This has happened to me a bunch of times. It happened at GrubHub, as the company surpassed the point where I could pay off my student loans. It happened on my bike trip. I started the ride with an intention of discovering how to be present and how to unwind the stress of a decade of insane work. But by Kansas, that goal no longer resonated, and the bike trip became more about relationships with new friends.

It’s the joy and horror of success that as we approach it, we’ve grown, and therefore we don’t feel the desire to cross the same finish line. In some sense, we can’t ever cross that line, because we’re growing, dynamic people. But, and I’m hardly the first person to say this, it’s the journey, not the destination, so that’s OK.

5. Stop overthinking it and start already.

I created a multi-billion-dollar company from scratch and did a 4,500 mile bike ride. The facts are true, but that wasn’t my actual experience. I didn’t really do a 4,500-mile bike ride. I did ninety distinct fifty-mile bike rides. I didn’t sign up 70,000 restaurants to GrubHub. I signed up one. And then another, and then found people to help sign up more, and then found more people, and so on. The journey starts with the first step.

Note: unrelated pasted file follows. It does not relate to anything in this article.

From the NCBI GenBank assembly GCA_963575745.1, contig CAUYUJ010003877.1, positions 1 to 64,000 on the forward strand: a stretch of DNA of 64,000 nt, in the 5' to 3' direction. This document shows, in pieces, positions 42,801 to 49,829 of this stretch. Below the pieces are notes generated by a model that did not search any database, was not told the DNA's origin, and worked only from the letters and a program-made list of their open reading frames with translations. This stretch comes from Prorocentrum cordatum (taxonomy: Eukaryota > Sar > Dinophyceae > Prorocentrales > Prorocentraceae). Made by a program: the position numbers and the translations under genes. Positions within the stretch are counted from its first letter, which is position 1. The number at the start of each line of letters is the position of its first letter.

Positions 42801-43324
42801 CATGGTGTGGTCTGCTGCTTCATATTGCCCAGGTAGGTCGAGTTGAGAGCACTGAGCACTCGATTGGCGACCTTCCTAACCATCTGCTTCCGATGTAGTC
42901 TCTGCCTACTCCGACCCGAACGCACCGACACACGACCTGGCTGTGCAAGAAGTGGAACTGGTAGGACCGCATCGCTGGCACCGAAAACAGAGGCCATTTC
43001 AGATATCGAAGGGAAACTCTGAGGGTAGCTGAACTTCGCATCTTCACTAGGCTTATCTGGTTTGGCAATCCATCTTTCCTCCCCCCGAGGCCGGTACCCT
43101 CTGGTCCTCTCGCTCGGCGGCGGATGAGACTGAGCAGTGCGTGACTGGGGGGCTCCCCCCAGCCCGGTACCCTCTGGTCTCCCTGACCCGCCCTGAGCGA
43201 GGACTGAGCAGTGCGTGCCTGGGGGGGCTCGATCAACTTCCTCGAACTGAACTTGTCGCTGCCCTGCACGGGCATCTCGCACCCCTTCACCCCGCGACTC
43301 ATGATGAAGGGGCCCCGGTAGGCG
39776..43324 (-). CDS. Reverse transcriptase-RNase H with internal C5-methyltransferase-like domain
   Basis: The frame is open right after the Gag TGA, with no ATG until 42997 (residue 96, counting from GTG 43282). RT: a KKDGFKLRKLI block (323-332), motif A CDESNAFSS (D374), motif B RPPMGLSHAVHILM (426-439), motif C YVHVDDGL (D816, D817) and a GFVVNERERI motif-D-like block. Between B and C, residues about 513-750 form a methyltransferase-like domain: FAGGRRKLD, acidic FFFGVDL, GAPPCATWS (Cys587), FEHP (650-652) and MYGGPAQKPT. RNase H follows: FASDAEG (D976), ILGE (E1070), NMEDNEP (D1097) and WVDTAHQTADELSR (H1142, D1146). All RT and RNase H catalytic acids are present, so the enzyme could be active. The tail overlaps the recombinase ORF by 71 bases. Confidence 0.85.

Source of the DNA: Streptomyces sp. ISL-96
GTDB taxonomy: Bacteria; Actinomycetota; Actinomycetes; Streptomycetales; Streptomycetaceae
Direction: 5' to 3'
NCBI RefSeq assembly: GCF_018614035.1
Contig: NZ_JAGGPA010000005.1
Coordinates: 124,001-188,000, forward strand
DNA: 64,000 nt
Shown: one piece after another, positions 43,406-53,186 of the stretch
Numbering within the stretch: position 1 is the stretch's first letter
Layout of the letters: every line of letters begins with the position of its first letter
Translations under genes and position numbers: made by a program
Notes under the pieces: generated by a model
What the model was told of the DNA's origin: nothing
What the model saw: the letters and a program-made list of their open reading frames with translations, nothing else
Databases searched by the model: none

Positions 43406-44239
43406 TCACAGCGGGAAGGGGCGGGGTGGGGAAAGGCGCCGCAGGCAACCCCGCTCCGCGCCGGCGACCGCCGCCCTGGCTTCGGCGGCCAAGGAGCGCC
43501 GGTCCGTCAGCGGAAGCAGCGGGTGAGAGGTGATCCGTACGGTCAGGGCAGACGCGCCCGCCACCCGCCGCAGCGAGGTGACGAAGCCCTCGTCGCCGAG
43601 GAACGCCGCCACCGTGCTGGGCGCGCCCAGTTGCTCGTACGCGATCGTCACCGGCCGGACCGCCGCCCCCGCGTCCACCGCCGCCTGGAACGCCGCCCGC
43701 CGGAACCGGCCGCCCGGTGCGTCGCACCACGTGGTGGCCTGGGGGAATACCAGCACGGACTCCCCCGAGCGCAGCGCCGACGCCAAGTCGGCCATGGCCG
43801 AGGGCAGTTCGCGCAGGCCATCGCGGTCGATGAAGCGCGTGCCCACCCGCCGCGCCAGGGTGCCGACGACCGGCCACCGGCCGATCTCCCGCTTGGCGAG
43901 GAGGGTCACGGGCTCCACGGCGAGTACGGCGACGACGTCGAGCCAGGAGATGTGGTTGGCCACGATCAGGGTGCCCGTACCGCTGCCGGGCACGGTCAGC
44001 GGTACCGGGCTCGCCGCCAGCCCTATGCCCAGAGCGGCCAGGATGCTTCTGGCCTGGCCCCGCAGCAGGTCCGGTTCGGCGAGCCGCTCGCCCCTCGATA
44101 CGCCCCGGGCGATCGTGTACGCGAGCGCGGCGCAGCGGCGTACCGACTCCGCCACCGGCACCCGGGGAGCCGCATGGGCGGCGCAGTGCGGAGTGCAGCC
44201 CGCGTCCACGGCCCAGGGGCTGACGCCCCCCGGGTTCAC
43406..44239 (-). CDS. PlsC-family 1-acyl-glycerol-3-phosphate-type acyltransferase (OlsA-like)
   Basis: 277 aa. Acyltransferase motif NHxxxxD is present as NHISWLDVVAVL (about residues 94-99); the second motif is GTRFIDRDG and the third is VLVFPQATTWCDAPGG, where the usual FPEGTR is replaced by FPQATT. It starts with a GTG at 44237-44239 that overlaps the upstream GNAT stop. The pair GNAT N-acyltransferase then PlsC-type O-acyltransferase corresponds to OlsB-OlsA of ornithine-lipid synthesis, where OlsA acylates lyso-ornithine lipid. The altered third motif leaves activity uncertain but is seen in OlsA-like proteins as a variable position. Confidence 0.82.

“The best training for week one is to just show up with a commitment to take it slow.”

But how do you do something so big? How do you get to the start line of a 4,500-mile bike trip? The best training for week two is week one. The best training for week one is to just show up with a commitment to take it slow. Keep at it, every day, and then sure enough, by Kansas, a 130-mile day will be no big deal.

Similarly, my advice for the aspiring entrepreneur is this:

If you see something that is broken, and it bothers you; if you can’t shake the feeling that it could be done better; if you look around and realize that nobody else is as annoyed by this thing, and that maybe nobody else is going to fix it, and that maybe, just maybe, you might be the person to do it—you can.

Don’t overthink it. Don’t write a business plan. Don’t hire a lawyer, or a market research firm. Just start.

Make the thing.

Sell a customer.


To listen to the audio version read by author Mike Evans, download the Next Big Idea App today: